Tuesday, January 07, 2020


Fresh local ingredients?  Well, caviar has come a long way.  At the beginning for us it was always Petrossian from Paris.  We were crappy caterers on the rim of the world, struggling to pay the rent, but we had an account with Petrossian, and they remembered us when we called.
Brendan was early on warped by our obsession.  When he was two or three, his mom went to visit in Ohio and left Brendan with Valentine and I for a couple of weeks.  We were dead broke, but we had a party coming up at the Museum of Art at La Mirada.  A bunch of Russian folk singers were touring the US on the Russians’ dime, and were doing a small appearance at La Mirada. 
Who doesn’t love caviar? We had 100 guests, so we ordered a five pound tin each of beluga, ossetra and sevruga.  Plus some salmon eggs, of course.  And a case of eggs.  And lots of good vodka we froze in blocks of ice decorated with nasturtiums.  And bubbly.
The party was fun.  The Russkies sang a short song or two.  Then Miles our folksinging buddy piped up with a tribute Russian folk song of his own.  It was quite the song, and went on and on.  All in Russian.  Good on ya, Miles!
Our barman that day was Slab….Steve Thomas of Jack’s, Bud’s Pub, the Red Lion, etc.  Miles came up to Slab’s bar all chuffed and happy with himself.  “What did you think, Slab?”
Slab: “Was that Russian for InAGoddaDaViva?”
Meanwhile, our afternoon caviar/vodka/champagne party didn’t match up to the Monterey social schedule.  Vodka and fish eggs in daylight?  Nah.  The Russians and the caterers (and Glenn Hammer) did our fair share, but we were left with pretty much six kilos of fine Petrossian caviar, a case of eggs, a lake of frozen vodka, a pile of Gruet and a couple of hundred blini.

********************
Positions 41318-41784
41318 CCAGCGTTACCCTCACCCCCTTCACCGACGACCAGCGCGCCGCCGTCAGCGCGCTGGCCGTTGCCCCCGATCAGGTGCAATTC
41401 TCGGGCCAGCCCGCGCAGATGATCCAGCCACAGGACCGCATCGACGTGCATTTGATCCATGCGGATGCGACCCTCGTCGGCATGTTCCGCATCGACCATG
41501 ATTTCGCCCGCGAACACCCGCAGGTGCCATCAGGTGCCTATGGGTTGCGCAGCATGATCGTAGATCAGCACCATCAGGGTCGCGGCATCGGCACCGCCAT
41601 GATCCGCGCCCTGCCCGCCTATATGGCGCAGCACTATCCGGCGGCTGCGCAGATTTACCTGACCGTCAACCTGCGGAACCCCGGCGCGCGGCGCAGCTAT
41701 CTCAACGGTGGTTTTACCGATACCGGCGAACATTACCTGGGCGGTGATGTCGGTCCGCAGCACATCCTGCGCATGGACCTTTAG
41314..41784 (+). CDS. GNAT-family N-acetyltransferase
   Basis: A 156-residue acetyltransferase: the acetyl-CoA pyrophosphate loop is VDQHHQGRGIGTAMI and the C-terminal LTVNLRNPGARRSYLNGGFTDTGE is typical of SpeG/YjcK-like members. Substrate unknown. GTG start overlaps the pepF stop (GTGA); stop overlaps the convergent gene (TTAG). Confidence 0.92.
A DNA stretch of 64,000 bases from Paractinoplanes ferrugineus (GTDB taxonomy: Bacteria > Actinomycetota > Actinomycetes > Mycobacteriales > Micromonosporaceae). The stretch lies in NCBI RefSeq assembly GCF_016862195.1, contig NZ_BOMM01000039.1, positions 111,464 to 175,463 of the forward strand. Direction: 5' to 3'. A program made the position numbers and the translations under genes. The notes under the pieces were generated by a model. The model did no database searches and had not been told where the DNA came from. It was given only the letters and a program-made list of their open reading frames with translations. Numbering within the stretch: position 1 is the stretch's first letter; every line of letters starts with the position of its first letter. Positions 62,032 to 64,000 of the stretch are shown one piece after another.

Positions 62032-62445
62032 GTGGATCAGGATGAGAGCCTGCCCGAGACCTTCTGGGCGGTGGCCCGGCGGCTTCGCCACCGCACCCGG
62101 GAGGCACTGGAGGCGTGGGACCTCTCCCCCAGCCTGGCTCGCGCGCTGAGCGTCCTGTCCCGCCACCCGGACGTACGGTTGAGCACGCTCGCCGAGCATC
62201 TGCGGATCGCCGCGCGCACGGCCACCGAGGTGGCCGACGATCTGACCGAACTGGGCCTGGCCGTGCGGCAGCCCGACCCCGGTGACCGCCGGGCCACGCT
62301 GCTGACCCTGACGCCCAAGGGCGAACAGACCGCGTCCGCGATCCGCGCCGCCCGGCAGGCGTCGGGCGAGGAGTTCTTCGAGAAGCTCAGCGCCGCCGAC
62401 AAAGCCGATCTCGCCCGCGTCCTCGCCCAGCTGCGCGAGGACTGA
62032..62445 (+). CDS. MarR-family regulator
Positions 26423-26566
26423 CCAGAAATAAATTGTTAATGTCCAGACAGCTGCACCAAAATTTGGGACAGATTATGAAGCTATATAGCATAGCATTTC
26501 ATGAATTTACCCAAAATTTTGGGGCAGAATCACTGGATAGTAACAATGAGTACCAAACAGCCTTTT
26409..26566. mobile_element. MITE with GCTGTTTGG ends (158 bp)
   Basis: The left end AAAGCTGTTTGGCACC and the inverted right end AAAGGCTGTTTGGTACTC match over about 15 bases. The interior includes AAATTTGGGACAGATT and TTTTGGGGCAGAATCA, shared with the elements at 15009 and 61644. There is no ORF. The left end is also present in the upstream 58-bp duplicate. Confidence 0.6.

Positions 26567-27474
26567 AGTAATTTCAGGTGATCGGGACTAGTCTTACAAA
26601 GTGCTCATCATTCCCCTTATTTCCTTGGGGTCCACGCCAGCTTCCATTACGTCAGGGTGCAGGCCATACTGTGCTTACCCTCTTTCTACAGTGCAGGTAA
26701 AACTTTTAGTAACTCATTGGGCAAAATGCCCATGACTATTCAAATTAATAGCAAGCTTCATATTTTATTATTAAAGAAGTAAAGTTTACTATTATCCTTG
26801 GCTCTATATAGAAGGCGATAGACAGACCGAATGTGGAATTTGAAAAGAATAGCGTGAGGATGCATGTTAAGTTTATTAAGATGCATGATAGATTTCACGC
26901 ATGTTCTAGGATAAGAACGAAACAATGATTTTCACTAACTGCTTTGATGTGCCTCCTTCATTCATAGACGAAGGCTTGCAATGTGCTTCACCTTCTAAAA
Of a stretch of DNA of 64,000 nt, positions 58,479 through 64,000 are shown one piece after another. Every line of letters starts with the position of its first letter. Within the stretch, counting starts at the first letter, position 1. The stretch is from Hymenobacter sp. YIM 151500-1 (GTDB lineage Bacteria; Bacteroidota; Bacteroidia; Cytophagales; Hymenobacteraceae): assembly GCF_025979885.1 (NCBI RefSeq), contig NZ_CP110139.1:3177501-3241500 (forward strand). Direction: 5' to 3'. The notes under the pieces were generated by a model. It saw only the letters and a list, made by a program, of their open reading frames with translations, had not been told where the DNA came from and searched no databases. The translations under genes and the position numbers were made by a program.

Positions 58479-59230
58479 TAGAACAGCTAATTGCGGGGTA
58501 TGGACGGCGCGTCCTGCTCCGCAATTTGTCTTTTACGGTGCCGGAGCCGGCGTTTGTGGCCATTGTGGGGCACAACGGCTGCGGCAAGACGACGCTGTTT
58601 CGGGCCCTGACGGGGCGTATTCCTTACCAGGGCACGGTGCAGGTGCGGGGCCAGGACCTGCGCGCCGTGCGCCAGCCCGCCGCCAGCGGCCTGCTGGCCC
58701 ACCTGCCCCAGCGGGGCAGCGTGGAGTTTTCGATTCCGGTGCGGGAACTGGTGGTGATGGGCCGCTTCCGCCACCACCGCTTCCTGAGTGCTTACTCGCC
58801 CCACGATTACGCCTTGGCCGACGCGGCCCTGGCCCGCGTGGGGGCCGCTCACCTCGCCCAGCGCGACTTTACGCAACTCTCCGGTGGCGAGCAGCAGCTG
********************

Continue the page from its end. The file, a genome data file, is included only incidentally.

And we were broke.
Valentine, Brendan and I repaired to 12 Flight with our stash…..and dined on little else for two weeks. The wild rice blini disappeared quickly, so Brendan was given the job of keeping the toast coming.  Hey! He was two and a half!  And loved toast! Figure it out, boy!
The thirty month old quickly got his toast points down.  Lightly toasted, lightly buttered, quartered at angles, crust trimmed.  A lot of work, and delicious, and disappeared instantly.
The upshot of the two weeks was a weird addition to our philosophy, and especially Brendan’s: there is always caviar….the good toast is what always runs out.
Brendan went on to perfect not just the toast, but the soft scrambled eggs that go along best.
Wild Rice Blini
¼ cup milk         One egg
¼ cup water      2 Tb overcooked wild rice
¼ cup flour        salt and white pepper.
Blend all the ingredients with an immersion blender.  Set aside (overnight is fine, but for at least an hour if possible).  The batter should be thin.
We use an antique cast iron blini pan, but normal households can us a good small Teflon omelette pan. Or pans (you should be able to do two or three at once if you have the pans).
Heat the pan to smoking hot.  Add a tiny drop of grapeseed oil. Add an ounce of batter to the center of the pan and quickly move it in a circle to distribute the batter.  We have a folded towel next to the stove to bang the pan on….when the crepe/blini is cooked and loose, bang it on the towel and flip it.  Finish cooking it for a few seconds, toss it on a warm napkin and repeat.  Make sure the pan reheats enough between blini.
Photo of Juan with cast iron.

Brendan’s scrambled eggs…..


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